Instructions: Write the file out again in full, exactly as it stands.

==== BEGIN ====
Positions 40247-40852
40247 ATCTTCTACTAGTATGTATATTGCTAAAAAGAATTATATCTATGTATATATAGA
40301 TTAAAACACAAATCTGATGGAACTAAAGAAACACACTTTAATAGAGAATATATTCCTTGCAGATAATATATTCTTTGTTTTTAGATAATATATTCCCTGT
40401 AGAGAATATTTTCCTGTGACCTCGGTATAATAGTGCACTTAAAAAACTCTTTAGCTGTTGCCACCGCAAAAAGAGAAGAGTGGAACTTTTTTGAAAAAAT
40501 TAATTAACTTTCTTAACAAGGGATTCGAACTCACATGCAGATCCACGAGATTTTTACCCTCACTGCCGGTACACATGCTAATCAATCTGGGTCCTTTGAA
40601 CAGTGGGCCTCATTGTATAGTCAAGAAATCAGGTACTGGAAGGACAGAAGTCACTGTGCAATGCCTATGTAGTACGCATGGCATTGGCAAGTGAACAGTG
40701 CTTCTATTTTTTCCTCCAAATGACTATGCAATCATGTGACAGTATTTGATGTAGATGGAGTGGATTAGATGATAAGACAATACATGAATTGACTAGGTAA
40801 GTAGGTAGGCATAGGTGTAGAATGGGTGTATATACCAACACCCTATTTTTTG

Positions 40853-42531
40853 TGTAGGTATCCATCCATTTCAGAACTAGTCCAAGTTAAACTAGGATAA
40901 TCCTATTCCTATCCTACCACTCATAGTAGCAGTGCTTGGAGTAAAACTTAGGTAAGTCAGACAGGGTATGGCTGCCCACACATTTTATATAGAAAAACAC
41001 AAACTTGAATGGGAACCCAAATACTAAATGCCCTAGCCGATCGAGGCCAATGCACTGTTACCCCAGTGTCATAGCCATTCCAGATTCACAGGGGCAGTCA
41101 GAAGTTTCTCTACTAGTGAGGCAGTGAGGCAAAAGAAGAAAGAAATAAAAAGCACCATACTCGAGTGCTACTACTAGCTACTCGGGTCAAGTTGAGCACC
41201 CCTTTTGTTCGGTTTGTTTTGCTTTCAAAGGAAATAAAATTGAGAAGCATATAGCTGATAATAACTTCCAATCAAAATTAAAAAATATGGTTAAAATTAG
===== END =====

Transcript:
Positions 40247-40852
40247 ATCTTCTACTAGTATGTATATTGCTAAAAAGAATTATATCTATGTATATATAGA
40301 TTAAAACACAAATCTGATGGAACTAAAGAAACACACTTTAATAGAGAATATATTCCTTGCAGATAATATATTCTTTGTTTTTAGATAATATATTCCCTGT
40401 AGAGAATATTTTCCTGTGACCTCGGTATAATAGTGCACTTAAAAAACTCTTTAGCTGTTGCCACCGCAAAAAGAGAAGAGTGGAACTTTTTTGAAAAAAT
40501 TAATTAACTTTCTTAACAAGGGATTCGAACTCACATGCAGATCCACGAGATTTTTACCCTCACTGCCGGTACACATGCTAATCAATCTGGGTCCTTTGAA
40601 CAGTGGGCCTCATTGTATAGTCAAGAAATCAGGTACTGGAAGGACAGAAGTCACTGTGCAATGCCTATGTAGTACGCATGGCATTGGCAAGTGAACAGTG
40701 CTTCTATTTTTTCCTCCAAATGACTATGCAATCATGTGACAGTATTTGATGTAGATGGAGTGGATTAGATGATAAGACAATACATGAATTGACTAGGTAA
40801 GTAGGTAGGCATAGGTGTAGAATGGGTGTATATACCAACACCCTATTTTTTG

Positions 40853-42531
40853 TGTAGGTATCCATCCATTTCAGAACTAGTCCAAGTTAAACTAGGATAA
40901 TCCTATTCCTATCCTACCACTCATAGTAGCAGTGCTTGGAGTAAAACTTAGGTAAGTCAGACAGGGTATGGCTGCCCACACATTTTATATAGAAAAACAC
41001 AAACTTGAATGGGAACCCAAATACTAAATGCCCTAGCCGATCGAGGCCAATGCACTGTTACCCCAGTGTCATAGCCATTCCAGATTCACAGGGGCAGTCA
41101 GAAGTTTCTCTACTAGTGAGGCAGTGAGGCAAAAGAAGAAAGAAATAAAAAGCACCATACTCGAGTGCTACTACTAGCTACTCGGGTCAAGTTGAGCACC
41201 CCTTTTGTTCGGTTTGTTTTGCTTTCAAAGGAAATAAAATTGAGAAGCATATAGCTGATAATAACTTCCAATCAAAATTAAAAAATATGGTTAAAATTAG